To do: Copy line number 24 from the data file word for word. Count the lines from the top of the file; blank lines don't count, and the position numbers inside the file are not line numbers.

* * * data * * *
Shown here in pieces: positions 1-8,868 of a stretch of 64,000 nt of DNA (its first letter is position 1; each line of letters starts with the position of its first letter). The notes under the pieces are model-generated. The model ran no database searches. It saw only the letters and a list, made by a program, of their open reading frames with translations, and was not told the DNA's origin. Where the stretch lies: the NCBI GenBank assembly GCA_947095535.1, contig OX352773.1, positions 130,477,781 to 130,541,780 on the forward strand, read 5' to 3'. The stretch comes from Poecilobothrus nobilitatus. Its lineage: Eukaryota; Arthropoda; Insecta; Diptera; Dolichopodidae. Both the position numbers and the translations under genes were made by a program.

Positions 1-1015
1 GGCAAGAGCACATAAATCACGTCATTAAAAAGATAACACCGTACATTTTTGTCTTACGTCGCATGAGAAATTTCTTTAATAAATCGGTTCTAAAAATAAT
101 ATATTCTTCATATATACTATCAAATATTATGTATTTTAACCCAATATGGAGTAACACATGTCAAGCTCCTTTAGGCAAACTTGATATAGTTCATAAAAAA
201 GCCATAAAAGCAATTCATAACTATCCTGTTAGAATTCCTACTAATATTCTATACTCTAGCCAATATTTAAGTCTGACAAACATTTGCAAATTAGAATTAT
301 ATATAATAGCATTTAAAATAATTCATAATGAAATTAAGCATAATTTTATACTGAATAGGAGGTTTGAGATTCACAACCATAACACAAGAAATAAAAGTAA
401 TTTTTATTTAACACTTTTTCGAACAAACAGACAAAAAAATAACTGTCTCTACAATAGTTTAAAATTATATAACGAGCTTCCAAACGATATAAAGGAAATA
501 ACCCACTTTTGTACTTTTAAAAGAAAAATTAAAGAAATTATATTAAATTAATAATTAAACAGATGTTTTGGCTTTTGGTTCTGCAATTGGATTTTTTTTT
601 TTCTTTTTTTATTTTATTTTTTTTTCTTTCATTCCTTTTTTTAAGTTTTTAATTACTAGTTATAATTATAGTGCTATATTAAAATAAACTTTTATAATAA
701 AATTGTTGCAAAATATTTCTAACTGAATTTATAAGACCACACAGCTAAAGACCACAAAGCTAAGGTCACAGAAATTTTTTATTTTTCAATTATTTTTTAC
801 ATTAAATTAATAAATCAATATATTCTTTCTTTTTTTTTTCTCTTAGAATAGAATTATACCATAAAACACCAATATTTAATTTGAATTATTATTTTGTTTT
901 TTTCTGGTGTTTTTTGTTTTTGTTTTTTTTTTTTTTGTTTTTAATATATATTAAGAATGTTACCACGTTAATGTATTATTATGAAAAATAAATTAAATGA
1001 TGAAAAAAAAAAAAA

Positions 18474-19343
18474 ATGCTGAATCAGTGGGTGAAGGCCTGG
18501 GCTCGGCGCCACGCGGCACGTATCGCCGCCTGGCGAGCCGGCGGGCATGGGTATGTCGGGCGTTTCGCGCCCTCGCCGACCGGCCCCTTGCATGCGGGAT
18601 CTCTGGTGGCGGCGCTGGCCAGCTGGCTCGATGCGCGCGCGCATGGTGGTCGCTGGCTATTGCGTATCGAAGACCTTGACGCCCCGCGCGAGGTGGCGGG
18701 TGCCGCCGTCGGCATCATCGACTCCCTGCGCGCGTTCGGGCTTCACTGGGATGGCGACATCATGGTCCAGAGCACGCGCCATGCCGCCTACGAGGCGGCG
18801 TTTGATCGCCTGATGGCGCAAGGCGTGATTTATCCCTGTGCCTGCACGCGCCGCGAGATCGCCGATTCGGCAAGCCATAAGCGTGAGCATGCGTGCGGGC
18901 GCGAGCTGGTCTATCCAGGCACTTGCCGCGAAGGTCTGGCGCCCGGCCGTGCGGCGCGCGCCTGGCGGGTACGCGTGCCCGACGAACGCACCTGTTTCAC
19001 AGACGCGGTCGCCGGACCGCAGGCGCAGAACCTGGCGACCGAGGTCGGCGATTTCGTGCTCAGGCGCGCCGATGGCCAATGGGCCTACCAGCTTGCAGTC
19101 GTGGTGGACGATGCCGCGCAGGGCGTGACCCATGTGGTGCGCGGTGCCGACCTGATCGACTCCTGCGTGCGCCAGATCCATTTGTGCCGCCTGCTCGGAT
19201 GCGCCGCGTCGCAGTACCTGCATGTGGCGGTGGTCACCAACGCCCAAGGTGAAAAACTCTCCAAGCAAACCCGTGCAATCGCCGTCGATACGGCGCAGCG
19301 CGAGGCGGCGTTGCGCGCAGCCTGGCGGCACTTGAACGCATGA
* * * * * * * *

19301 CGAGGCGGCGTTGCGCGCAGCCTGGCGGCACTTGAACGCATGA